Comparing NDSA Levels Rankings Across Cloud Storage Vendors

By July 18, 2014Blog

Seth Anderson has been compiling a series of cloud storage vendor profiles over the past year with an analytical focus on the suitability of cloud storage as a preservation environment. As the amount of digitized and born digital material archives must manage grows, the pressure from administrators to find affordable solutions for file-based storage also increases. Seth’s profiles and continued work in assessing such services help give a framework for considering cloud storage while taking into account (and being able to communicate) the risks and benefits of various solutions.

One of the areas the profiles look at is the services’ adherence to the NDSA Levels of Digital Preservation. While not an official standard, the Levels are extremely useful in determining where one’s internal or out-sourced storage and digital preservation solutions have met success, where there are gaps, and if those gaps are acceptable risks within a given situation. I thought it would be interesting to pull out Seth’s individual analysis and take a comparative look at the providers profiled so far.

This first grid shows each provider profiled so far, a few data points such as cost, and compliance at each of the four levels to the three applicable NDSA categories (storage, data integrity, security). In the chart, red means does not meet the standards of the level, yellow means it partially meets them, and green means it fully meets the standard at that level. (PDF version available here.)

Provider Service Infrastructure Cost NDSA Category Level 1 Level 2 Level 3 Level 4
Chronopolis Deep Storage Partnership High Storage
Data Integrity
Security
 
Dternity Deep Storage Wholly Owned High Storage
Data Integrity
Security
 
DuraCloud Deep Storage,
Streaming
Contracted High Storage
Data Integrity
Security
 
EVault Deep Storage,
Production
Wholly Owned Low Storage
Data Integrity
Security
 
Glacier Deep Storage Whole Owned Low Storage
Data Integrity
Security
 
Preservica Deep Storage,
Production,
Streaming
Contracted High Storage
Data Integrity
Security

If we rearrange our view and compare each NDSA category one at a time across vendors, we get an interesting picture of the services provided. As you can see below, the area where there is the most compliance is Security. That makes sense, as it is one of the high concern/risk areas in dealing with third-party storage, especially if the vendors want to attract corporations, government, universities, and other large institutions. Perhaps surprising is the amount of red in the Storage category. One would think that companies dealing with storage would be aces in that area, but multiple redundancy and obsolescence monitoring appear to be of lesser importance. I might surmise that there is a certain cost factor behind this regarding running multiple storage locations, as well as a calculated risk on the vendors side that mass catastrophe will not occur or, if it does, the legal or financial impact would be more acceptable than the failure of stewardship would be from the point of view of preservation.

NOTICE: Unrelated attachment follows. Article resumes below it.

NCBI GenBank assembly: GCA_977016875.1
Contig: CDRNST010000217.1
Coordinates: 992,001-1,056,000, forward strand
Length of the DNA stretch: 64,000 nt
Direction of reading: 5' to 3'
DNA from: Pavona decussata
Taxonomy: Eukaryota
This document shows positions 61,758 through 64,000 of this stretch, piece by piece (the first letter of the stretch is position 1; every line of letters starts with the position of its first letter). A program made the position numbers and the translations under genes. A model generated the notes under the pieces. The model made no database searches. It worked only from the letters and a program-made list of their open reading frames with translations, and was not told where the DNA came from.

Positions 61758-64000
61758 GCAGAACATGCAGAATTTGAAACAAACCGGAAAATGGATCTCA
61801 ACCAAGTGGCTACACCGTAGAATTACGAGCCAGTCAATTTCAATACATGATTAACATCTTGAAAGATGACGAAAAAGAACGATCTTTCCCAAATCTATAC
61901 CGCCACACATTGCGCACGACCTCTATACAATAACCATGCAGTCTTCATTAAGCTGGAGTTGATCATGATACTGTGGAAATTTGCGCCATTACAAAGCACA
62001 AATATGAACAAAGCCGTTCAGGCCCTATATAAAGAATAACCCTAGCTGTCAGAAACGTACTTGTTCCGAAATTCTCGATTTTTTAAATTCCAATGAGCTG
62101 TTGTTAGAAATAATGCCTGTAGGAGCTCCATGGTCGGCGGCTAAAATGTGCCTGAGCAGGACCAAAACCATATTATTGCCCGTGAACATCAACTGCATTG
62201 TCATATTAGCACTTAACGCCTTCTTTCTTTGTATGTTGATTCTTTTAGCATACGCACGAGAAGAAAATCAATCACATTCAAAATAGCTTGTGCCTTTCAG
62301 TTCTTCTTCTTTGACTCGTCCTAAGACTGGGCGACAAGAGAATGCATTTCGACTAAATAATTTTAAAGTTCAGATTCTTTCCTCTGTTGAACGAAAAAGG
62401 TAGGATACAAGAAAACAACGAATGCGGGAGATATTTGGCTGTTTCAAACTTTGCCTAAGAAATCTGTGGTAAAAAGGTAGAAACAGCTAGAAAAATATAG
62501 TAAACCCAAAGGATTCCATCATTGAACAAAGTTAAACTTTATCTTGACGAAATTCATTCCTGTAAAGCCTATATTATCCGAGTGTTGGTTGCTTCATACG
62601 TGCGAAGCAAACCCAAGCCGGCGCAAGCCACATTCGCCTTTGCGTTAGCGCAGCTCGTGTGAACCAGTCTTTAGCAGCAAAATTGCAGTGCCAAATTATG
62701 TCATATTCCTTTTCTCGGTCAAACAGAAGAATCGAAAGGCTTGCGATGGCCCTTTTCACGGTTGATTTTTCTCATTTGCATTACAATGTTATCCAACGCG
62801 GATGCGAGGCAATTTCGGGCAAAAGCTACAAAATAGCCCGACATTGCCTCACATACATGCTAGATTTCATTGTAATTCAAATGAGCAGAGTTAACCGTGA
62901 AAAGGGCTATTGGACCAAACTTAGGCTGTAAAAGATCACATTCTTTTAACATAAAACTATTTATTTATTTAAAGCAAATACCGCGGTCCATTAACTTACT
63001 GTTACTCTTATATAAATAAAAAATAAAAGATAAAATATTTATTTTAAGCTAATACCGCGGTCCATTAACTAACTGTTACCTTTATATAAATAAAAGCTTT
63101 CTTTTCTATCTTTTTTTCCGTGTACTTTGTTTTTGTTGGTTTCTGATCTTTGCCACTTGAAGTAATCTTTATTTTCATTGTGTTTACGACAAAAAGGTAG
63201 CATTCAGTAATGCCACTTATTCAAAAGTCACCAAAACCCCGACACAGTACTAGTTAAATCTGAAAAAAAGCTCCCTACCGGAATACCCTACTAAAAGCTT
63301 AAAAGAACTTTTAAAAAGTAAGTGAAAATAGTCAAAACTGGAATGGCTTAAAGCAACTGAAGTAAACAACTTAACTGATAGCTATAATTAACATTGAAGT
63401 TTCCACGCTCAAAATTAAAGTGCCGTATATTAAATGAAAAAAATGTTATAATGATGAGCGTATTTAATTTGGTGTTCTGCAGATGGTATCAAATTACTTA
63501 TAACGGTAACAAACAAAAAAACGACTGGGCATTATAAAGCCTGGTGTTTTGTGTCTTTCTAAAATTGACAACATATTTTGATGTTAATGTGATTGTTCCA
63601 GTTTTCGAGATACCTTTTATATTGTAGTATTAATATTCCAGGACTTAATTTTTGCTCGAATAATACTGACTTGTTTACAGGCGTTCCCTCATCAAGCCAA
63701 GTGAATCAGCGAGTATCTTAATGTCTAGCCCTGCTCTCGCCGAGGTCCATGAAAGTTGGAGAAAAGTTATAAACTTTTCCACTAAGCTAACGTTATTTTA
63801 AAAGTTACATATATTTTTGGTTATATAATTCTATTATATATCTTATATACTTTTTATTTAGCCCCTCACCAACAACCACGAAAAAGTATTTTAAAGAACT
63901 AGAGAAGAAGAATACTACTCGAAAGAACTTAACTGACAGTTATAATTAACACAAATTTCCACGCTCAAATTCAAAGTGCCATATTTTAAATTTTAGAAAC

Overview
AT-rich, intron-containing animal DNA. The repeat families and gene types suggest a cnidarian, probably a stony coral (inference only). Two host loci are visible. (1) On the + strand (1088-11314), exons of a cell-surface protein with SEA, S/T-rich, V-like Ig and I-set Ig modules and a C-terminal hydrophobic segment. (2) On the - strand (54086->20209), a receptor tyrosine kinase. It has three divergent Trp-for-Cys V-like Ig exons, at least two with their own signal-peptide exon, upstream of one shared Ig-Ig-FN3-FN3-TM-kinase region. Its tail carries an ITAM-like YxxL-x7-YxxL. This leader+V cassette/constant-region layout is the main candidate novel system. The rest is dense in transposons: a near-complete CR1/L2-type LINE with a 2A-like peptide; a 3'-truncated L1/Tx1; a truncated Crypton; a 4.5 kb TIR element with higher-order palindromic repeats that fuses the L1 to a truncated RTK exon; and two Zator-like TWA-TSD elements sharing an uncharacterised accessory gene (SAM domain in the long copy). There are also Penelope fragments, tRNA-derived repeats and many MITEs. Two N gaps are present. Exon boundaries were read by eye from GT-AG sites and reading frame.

One of the most interesting gaps here is the large block of yellow in the Data Integrity category. Regular monitoring of files and file integrity is critical to digital preservation, but considering that the services assessed here are mostly classified as deep storage (many likely stored offline and/or on tape), the processing time and cost of regular restoration and monitoring is likely too great for it to make business sense. I know that organizations such as the Danish National Library run partial checks so that over a period of time all files are restored and checked, but that storage is internally managed and such protocols easily set, which may not generally be the case with third-party storage services.

Level 1 (Protect) Level 2 (Know) Level 3 (Monitor) Level 4 (Repair)
Storage Two complete copies that are not collocated. At least three complete copies.
At least one copy in a different geographic location.
At least one copy in a geographic location with a different disaster threat.
Obsolescence monitoring for storage system(s).
At least three copies in geographic locations with different disaster threats
Chronopolis
Dternity
DuraCloud
EVault
Glacier
Preservica
Data Integrity Check file fixity on ingest if it has been provided with content.
Create fixity info if it wasn’t provided with the content.
Check fixity on all ingests.
Virus-check high risk content.
Check fixity of content at fixed intervals.
Maintain logs of fixity info; supply audit on demand.
Ability to detect corrupt data.
Virus-check all content.
Check fixity of all content in response to specific events or activities.
Ability to replace/repair corrupted data.
Ensure no one person has write access to all copies.
Chronopolis
Dternity
DuraCloud
EVault
Glacier
Preservica
Security Identify who has read, write, move, and delete authorization to individual files.
Restrict who has those authorization to individual files.
Document access restrictions for contents. Maintain logs of who performed what actions on files, including deletions and preservation actions. Perform audit of logs.
Chronopolis
Dternity
DuraCloud
EVault
Glacier
Preservica

We’re interested in your comments and feedback on this. A PDF version of the charts is available at https://www.avpreserve.com/wp-content/uploads/2014/07/CloudVendor_NDSA_Comparison.pdf.

Joshua Ranger

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